For answers to food insecurity, look to the Gulf

An arid climate and a historical reliance on imported produce is fuelling some innovate thinking about agriculture, food waste and supply chains

The UAE has used planning, investment and research to rise to the challenge of maintaining reliable sources of food. Nicole Hill / The National
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If it is true that an army marches on its stomach, the same can be said for whole nations. Along with providing secure borders, public safety and accessible health care, one of a government’s critical tasks is making sure its people have access to safe and plentiful food. Countries that face challenging physical environments understand the necessity of food security better than many.

Looking around the Emirates in 2024, it is fair to say that securing regular food supplies is a challenge to which the UAE has risen with aplomb. A measure of this success will be seen this week in Dubai, where Gulfood, which is one of the largest annual food and beverage sourcing events in the world, begins today. More than 5,500 exhibitors from over 190 countries will gather to explore a changing industry where sustainability is becoming as critical to success as profit. That such an event – now in its 29th year – is taking place in a country that imports much of its produce indicates the success the UAE has had in developing secure and reliable food supplies.

Not every country is so fortunate, however. In its global outlook, the UN’s Food and Agriculture Organisation and World Food Programme warn that acute food insecurity is likely to deteriorate further in 18 hunger hotspots, including Syria, Yemen, Palestine and Sudan. Food insecurity is both a consequence of instability and a driver of it. Food’s inextricable link with national security has been a growing source of debate for policymakers, something that was on show at this week’s Munich Security Conference, where attendees highlighted the need for co-operation to build sustainable food systems.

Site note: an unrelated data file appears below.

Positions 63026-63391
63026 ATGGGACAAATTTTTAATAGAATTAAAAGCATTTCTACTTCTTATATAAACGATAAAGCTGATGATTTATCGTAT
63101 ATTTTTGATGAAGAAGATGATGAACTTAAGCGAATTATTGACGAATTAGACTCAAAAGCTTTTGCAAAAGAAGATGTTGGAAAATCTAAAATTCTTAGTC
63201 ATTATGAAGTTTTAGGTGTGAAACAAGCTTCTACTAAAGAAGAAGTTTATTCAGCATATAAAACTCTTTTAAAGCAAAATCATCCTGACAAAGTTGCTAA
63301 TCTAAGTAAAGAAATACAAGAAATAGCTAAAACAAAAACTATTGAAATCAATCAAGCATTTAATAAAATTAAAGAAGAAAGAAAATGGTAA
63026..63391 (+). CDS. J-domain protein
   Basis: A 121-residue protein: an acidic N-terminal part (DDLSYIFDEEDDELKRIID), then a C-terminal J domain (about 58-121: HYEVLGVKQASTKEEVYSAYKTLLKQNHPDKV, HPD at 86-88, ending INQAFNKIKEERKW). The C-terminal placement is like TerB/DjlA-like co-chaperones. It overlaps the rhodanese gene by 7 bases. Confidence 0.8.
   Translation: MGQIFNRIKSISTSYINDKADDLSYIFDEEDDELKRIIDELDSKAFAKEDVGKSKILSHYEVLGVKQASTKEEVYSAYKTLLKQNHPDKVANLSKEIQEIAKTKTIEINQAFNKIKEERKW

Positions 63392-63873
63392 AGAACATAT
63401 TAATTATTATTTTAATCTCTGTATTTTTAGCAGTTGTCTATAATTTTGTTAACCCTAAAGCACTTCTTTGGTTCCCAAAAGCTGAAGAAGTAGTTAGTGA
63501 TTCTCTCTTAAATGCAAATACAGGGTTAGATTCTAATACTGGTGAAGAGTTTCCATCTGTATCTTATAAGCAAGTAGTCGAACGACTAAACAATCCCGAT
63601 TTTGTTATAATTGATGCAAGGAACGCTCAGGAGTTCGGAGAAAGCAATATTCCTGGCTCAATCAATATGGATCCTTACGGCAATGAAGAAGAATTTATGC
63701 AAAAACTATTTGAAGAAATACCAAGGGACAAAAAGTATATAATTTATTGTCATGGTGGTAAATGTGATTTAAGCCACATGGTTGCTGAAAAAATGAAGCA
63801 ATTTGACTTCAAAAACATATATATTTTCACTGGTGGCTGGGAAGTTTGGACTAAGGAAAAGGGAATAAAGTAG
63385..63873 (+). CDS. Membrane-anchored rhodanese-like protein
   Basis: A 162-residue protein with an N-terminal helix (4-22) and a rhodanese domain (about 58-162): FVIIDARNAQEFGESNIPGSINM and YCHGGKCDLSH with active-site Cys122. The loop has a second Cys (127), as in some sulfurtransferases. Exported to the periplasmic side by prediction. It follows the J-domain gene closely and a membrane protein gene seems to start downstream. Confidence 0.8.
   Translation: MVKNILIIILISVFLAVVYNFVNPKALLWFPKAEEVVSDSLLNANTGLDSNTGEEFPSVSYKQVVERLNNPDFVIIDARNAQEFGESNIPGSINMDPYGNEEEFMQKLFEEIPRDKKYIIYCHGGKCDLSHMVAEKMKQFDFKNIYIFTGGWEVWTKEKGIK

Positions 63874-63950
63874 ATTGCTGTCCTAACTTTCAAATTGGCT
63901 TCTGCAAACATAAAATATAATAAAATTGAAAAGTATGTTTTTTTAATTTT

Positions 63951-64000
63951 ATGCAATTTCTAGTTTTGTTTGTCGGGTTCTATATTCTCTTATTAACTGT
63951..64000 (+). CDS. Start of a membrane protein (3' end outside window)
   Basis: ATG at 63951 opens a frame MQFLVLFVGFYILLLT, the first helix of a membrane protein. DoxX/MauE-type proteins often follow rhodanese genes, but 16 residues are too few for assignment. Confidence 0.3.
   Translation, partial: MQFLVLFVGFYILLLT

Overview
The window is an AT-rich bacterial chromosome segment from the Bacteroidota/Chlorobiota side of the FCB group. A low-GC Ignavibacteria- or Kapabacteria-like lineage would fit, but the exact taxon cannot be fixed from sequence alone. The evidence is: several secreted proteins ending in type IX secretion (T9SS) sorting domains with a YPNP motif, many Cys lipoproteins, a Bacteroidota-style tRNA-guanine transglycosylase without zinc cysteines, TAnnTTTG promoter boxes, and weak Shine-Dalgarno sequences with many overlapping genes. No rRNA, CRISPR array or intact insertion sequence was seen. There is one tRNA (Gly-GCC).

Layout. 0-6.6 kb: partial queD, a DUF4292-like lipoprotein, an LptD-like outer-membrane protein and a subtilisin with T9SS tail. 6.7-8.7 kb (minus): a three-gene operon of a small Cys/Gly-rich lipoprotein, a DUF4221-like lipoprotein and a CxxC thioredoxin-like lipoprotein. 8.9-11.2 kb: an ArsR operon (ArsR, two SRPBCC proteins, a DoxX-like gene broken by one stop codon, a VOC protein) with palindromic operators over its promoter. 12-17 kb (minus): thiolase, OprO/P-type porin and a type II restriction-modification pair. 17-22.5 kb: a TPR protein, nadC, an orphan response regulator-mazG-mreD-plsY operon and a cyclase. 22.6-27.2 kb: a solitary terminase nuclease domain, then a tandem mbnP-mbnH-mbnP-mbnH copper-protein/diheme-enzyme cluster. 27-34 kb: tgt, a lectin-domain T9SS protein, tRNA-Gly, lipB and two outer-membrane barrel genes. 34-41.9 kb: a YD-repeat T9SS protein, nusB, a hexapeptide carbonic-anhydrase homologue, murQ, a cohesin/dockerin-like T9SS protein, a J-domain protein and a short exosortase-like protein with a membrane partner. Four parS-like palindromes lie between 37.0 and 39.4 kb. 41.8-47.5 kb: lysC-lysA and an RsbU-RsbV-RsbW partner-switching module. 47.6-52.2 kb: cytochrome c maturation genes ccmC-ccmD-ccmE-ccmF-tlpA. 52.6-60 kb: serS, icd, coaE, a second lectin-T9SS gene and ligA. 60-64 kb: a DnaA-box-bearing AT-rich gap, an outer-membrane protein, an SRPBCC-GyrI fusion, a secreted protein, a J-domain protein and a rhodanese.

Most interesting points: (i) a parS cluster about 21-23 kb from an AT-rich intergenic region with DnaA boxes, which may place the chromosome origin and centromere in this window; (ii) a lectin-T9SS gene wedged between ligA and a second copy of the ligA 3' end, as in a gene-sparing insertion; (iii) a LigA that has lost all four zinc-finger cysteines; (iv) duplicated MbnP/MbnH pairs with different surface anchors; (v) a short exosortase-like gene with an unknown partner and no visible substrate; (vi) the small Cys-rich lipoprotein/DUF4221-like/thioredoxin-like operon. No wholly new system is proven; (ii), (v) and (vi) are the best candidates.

Even countries that are not gripped by armed conflict can face significant hurdles in making sure their citizens have enough to eat. A World Bank report released last month found that although global food security conditions were stabilising slowly, disparities between income groups are increasing. The bank’s World Food Security Outlook says that to provide everyone with a basic social safety net that covers 25 per cent of daily caloric needs, it estimates annual global financing needs at approximately $90 billion from now until 2030. This is a major task, and people are searching for answers.

It is perhaps in this region, where the conditions for growing food seem so inauspicious, that such answers can be found. Many of the GCC countries, which are acutely aware of vulnerabilities in food security, are leading the way with tech and financing solutions, and have the resources to develop impressive ways of increasing sustainable production.

One of these promising solutions was unveiled last week, when Masdar City, Abu Dhabi’s sustainability and innovation centre, launched an indoor vertical farm with agricultural technology firm Alesca Technologies. Housed in two repurposed shipping containers, the project’s automated equipment and AI software can help grow several varieties of fresh leafy greens all year round using 90-95 per cent less water than conventional farms.

Elsewhere in the GCC, food security is being woven into the fabric of new developments. In December, Saudi Arabia’s Neom project announced the launch of Topian, a food company that “seeks to redefine food production, distribution, and consumption through the creation of sustainable and innovative food solutions”. This represents a willingness to break from the old paradigm of importing food wholesale, instead aiming to maximise resources and achieve self-sufficiency as much as possible.

Such developments are individual parts of a wider policy commitment to food security. The UAE has set a goal to become the top country in the Global Food Security Index by 2051, has taken steps to reduce the scourge of food waste, and a report published in April last year found that the Emirates had the lowest risk among 56 countries in the Middle East and Africa region from issues such as supply chain disruption, inflation and food insecurity. Achieving such results takes commitment and know-how but it also offers a template that others can adapt to their own needs. When it comes to making sure people have enough to eat, the Middle East has some valuable lessons for the world.

Published: February 19, 2024, 3:00 AM
Updated: February 20, 2024, 8:55 AM